During the first three compliance periods, from 2009–2017, RGGI is estimated to have yielded a net benefit of $4.7 billion and more than 40,000 job years to the participating states.[3]

In 2020 alone, RGGI invested $196 million across all participating states in energy efficiency, clean and renewable energy, beneficial electrification, greenhouse gas abatement, and direct bill assistance. These investments delivered more than $37 million to 720,000 households and 38,000 businesses in direct bill assistance in 2020 and an estimated $2 billion in energy bill savings over their lifetime for 65,000 households and 800 businesses.[4]

Benefits of Virginia’s participation in RGGI

Since Virginia’s first auction in 2021, Virginia has received more than $452.2 million in proceeds from the quarterly sale of allowances.[5] Half of the revenue is directed toward low-income energy efficiency programs and 45 percent to a new Community Flood Preparedness Fund to assist communities affected by flooding and sea level rise.

Energy efficiency programs like the Weatherization Assistance Program have demonstrated histories of success in reducing customers’ annual energy costs by an average of 12 percent, making this funding central to reducing low-income customers’ energy bills, rather than raising them.[6]

Support for community resilience is also increasingly urgent, as the impacts of climate change including sea level rise and more frequent and severe extreme weather compound. From 2017 through 2021, the total costs for weather and climate-related disaster events totaled over $788 billion, more than one-third of the total disaster cost of the last 43 years.[7] With 70 percent of the state’s population residing in coastal Virginia, funding for flood preparedness through RGGI will offer significant relief to a large portion of the state.[8]


Virginia’s participation in the Regional Greenhouse Gas Initiative is central to meeting midcentury decarbonization targets. Continuing particpation in RGGI will not only help Virginia reduce emissions, but also support communities and households by raising revenue to bolster community resilience and home energy efficiency. Given the benefits RGGI has brought to the 11 other participating states, and the significant emissions reductions it has delivered, Virginia should remain a participant in the program.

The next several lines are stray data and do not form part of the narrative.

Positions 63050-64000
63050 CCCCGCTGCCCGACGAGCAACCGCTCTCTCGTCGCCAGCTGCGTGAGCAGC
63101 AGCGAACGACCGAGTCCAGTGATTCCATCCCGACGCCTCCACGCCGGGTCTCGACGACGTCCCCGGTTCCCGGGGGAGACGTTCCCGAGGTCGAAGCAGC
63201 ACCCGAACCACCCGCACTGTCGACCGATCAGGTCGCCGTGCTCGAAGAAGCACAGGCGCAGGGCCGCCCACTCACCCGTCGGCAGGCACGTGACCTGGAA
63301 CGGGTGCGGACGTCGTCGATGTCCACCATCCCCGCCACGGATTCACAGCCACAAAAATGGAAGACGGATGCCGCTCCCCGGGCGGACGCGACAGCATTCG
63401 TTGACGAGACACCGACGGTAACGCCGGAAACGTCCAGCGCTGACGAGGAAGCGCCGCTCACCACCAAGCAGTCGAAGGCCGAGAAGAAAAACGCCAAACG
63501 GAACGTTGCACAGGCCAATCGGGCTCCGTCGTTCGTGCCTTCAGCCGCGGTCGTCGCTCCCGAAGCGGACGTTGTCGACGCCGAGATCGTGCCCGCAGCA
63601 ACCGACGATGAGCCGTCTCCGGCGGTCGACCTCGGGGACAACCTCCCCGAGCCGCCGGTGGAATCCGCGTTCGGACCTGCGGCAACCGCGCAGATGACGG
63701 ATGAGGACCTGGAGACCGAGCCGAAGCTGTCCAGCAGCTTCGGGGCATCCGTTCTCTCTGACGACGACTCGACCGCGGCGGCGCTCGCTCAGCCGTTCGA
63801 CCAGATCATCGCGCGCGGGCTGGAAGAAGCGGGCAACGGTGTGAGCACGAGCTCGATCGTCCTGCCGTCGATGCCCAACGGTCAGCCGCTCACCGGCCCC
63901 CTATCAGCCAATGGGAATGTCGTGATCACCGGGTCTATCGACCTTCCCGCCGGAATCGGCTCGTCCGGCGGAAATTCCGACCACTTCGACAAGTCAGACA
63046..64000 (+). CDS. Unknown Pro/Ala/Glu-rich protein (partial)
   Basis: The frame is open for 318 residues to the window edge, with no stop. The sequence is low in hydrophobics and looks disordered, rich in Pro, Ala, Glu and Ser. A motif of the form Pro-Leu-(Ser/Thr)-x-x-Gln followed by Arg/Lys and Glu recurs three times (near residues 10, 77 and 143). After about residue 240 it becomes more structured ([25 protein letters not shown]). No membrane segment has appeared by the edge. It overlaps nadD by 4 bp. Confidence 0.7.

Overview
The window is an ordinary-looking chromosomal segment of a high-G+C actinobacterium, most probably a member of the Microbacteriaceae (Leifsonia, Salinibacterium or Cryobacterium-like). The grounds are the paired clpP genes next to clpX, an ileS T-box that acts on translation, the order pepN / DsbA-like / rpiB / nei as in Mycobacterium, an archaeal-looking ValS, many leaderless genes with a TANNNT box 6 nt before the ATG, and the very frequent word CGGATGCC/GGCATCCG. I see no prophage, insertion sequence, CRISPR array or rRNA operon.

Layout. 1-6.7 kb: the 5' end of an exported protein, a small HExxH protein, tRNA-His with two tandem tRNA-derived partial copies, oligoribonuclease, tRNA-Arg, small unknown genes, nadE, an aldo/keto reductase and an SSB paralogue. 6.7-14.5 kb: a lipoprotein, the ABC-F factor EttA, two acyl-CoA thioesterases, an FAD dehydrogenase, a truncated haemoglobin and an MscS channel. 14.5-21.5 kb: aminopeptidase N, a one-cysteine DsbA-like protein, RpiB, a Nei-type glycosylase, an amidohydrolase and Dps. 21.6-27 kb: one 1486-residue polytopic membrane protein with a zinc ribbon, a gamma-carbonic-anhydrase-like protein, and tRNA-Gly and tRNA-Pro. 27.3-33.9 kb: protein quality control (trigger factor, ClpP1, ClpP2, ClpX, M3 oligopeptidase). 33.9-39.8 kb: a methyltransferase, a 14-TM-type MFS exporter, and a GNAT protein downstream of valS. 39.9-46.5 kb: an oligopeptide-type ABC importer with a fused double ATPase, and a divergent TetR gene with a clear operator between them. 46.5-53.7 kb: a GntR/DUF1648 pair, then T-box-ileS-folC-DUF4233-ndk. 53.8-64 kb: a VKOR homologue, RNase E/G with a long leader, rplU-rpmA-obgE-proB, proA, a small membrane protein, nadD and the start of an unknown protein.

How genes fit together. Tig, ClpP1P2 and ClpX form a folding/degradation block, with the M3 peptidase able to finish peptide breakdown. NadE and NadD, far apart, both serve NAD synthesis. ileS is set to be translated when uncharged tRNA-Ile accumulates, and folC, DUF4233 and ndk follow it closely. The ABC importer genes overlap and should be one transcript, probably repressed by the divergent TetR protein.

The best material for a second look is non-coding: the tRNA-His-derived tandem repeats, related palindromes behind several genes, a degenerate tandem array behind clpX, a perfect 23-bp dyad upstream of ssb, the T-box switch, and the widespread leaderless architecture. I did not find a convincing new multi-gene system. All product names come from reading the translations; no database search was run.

[1] See Janet Peace and Jason Ye, Market Mechanisms: Options for Climate Policy (Arlington, VA: Center for Climate and Energy Solutions, 2020),

[2] Regional Greenhouse Gas Initiative, The Investment of RGGI Proceeds in 2020 (New York: RGGI, 2022),; U.S. Environmental Protection Agency, Inventory of U.S. Greenhouse Gas Emissions and Sinks 1990-2020 (Washington, D.C.: EPA, 2022),

[3] Paul J. Hibbard et al., “An expanding carbon cap-and-trade regime? A decade of experience with RGGI charts a path forward,” The Electricity Journal 31 (2018) 1-8,

[4] Regional Greenhouse Gas Initiative, The Investment of RGGI Proceeds in 2020 (New York: RGGI, 2022),

[5] “Auction Results,” Regional Greenhouse Gas Initiative, Last modified October 3, 2022,

[6] U.S. Department of Energy Office of Energy Efficiency & Renewable Energy, Weatherization Assistance Program (Washington, D.C.: DOE, 2015),

[7] NOAA National Centers for Environmental Information (NCEI), U.S. Billion-Dollar Weather and Climate Disasters (Washington, D.C.: NOAA, 2022)., DOI: 10.25921/stkw-7w73

[8] Virginia Department of Coastal Resilience, Virginia Coastal Resilience Master Plan (Richmond, VA: Commonwealth of Virginia, 2021),

CommentID: 199181